Ian Stevenson; Sought To Document Memories Of Past Lives in Children

By Tom Shroder
Washington Post Staff Writer
Sunday, February 11, 2007

Dr. Ian Stevenson, 88, who spent nearly half a century traveling the world to meticulously investigate hundreds of cases of small children who appeared to recall previous lives, died of pneumonia Feb. 8 at the Westminster-Canterbury of the Blue Ridge retirement community in Charlottesville.

To Dr. Stevenson and his many admirers, his detailed case studies provided more than ample room for, as he liked to put it, "a rational person, if he wants, to believe in reincarnation on the basis of evidence."

In 1977, the Journal of Nervous and Mental Disease devoted most of one issue to Dr. Stevenson's work. In a commentary for the issue, psychiatrist Harold Lief described Dr. Stevenson as "a methodical, careful, even cautious, investigator, whose personality is on the obsessive side." He also wrote: "Either he is making a colossal mistake, or he will be known . . . as 'the Galileo of the 20th century.' "

But with rare exception, mainstream scientists -- the only group Dr. Stevenson really cared to persuade -- tended to ignore or dismiss his decades in the field and his many publications. Of those who noticed him at all, some questioned Dr. Stevenson's objectivity; others claimed he was credulous. Still others suggested that he was insufficiently versed in the cultures and languages of his subjects to do credible investigations. Dr Stevenson responded that his critics should come investigate the cases for themselves. That did not happen.

But Dr. Stevenson himself recognized one glaring flaw in his case for reincarnation: the absence of any evidence of a physical process by which a personality could survive death and transfer to another body.

The evidence he did provide in abundance came not from past-life readings or hypnotic regressions but from using the techniques of a detective or investigative reporter to evaluate claims that a young child, often just beginning to talk, had spontaneously started to speak of the details of another life. In a fairly typical case, a boy in Beirut spoke of being a 25-year-old mechanic, thrown to his death from a speeding car on a beach road. According to multiple witnesses, the boy provided the name of the driver, the exact location of the crash, the names of the mechanic's sisters and parents and cousins, and the people he hunted with -- all of which turned out to match the life of a man who had died several years before the boy was born, and who had no apparent connection to the boy's family.

In interviewing witnesses and reviewing documents, Dr. Stevenson searched for alternate ways to account for the testimony: that the child came upon the information in some normal way, that the witnesses were engaged in fraud or self-delusion, that the correlations were the result of coincidence or misunderstanding. But in scores of cases, Dr. Stevenson concluded that no normal explanation sufficed.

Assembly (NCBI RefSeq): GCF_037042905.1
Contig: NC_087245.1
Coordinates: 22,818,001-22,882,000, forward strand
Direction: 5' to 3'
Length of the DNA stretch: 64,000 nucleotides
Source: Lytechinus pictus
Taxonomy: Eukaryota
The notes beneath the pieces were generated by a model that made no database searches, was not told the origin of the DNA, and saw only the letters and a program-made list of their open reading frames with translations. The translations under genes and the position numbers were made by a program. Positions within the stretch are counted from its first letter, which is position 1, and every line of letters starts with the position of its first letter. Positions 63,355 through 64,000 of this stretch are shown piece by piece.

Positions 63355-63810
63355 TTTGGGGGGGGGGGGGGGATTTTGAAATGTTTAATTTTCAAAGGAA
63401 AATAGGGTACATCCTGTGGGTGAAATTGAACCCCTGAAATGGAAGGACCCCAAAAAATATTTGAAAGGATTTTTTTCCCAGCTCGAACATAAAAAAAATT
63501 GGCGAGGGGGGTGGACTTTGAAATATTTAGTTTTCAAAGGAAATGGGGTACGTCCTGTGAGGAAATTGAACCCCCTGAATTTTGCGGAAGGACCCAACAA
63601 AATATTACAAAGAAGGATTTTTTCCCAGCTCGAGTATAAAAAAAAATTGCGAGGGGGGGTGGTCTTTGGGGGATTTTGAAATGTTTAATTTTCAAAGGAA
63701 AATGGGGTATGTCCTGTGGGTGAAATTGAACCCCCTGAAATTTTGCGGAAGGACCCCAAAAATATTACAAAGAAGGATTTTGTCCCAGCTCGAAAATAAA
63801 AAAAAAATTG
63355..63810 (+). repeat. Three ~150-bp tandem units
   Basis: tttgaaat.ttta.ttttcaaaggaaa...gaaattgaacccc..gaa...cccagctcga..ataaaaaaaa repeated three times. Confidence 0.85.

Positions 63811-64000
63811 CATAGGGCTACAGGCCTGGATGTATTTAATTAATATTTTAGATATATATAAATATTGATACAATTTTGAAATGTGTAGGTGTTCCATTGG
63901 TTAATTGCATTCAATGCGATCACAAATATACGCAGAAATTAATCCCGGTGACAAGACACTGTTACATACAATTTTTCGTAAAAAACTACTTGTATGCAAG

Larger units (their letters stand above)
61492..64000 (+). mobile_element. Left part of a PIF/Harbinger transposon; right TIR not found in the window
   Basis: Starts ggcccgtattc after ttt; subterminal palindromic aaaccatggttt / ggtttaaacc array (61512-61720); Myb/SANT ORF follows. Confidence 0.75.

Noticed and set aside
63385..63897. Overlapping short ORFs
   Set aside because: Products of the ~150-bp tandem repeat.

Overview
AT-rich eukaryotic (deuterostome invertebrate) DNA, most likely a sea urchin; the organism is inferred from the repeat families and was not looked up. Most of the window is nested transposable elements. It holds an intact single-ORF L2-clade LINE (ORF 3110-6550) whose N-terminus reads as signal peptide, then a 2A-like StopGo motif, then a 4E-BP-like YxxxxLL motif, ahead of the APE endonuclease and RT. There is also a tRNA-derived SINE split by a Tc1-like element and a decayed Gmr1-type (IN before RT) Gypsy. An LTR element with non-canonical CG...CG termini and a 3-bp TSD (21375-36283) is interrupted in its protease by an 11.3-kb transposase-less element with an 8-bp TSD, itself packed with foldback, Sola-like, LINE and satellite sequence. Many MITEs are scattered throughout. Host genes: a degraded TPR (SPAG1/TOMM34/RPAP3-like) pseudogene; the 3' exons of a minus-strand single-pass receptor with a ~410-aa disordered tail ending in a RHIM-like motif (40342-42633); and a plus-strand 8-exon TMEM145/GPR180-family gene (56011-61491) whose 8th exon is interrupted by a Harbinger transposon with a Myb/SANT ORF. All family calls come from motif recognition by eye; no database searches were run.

Tall and lanky, patrician in appearance and diction, Dr. Stevenson was a tireless researcher who often would forget to stop for food during all-day treks on dusty third-world trails, running younger colleagues into the ground by nightfall. He catalogued more than 2,500 remarkably similar cases, mostly in Asia and the Middle East but also in Europe, Africa and North and South America. His first book on the topic, "Twenty Cases Suggestive of Reincarnation," was published in 1966; his last, "European Cases of the Reincarnation Type," in 2003.

Dr. Stevenson, a native of Montreal, earned his medical degree from McGill University in Montreal in 1943, graduating at the top of his class. In 1957, at 39, he became head of the department of psychiatry at the University of Virginia School of Medicine. But from his mother, a devotee of theosophy, which Dr. Stevenson described as a "kind of potted Buddhism for Westerners," he had inherited a keen interest in the paranormal, which became a calling after a trip to India in 1961 convinced him that the child cases were both ubiquitous and impressive.

As his research earned the scorn of some colleagues and caused unease in the university administration, Dr. Stevenson gave up his administrative duties to head what he cagily named the Division of Personality Studies, now the Division of Perceptual Studies, funded by a grant from Chester Carlson, the man who invented the Xerox process.

Dr. Stevenson retired from active research in 2002, leaving his work to successors led by Dr. Bruce Greyson. Dr. Jim Tucker, a child psychiatrist, has carried on Dr. Stevenson's work with children, focusing on North American cases.

Tucker said that toward the end of his life, Dr. Stevenson had accepted that his long-stated goal of getting science "to seriously consider reincarnation as a possibility" was not going to be realized in this lifetime.

But in 1996, no less a luminary than astronomer Carl Sagan, a founding member of a group that set out to debunk unscientific claims, wrote in his book, "The Demon-Haunted World": "There are three claims in the [parapsychology] field which, in my opinion, deserve serious study," the third of which was "that young children sometimes report details of a previous life, which upon checking turn out to be accurate and which they could not have known about in any other way than reincarnation."

His first wife, Octavia Stevenson, died in 1984.

Survivors include his wife of 21 years, Margaret Pertzoff of Charlottesville; a brother; and a sister.

Shroder, editor of the Post's Sunday magazine, wrote a book about Dr. Stevenson, "Old Souls: The Scientific Evidence for Past Lives" (1999).

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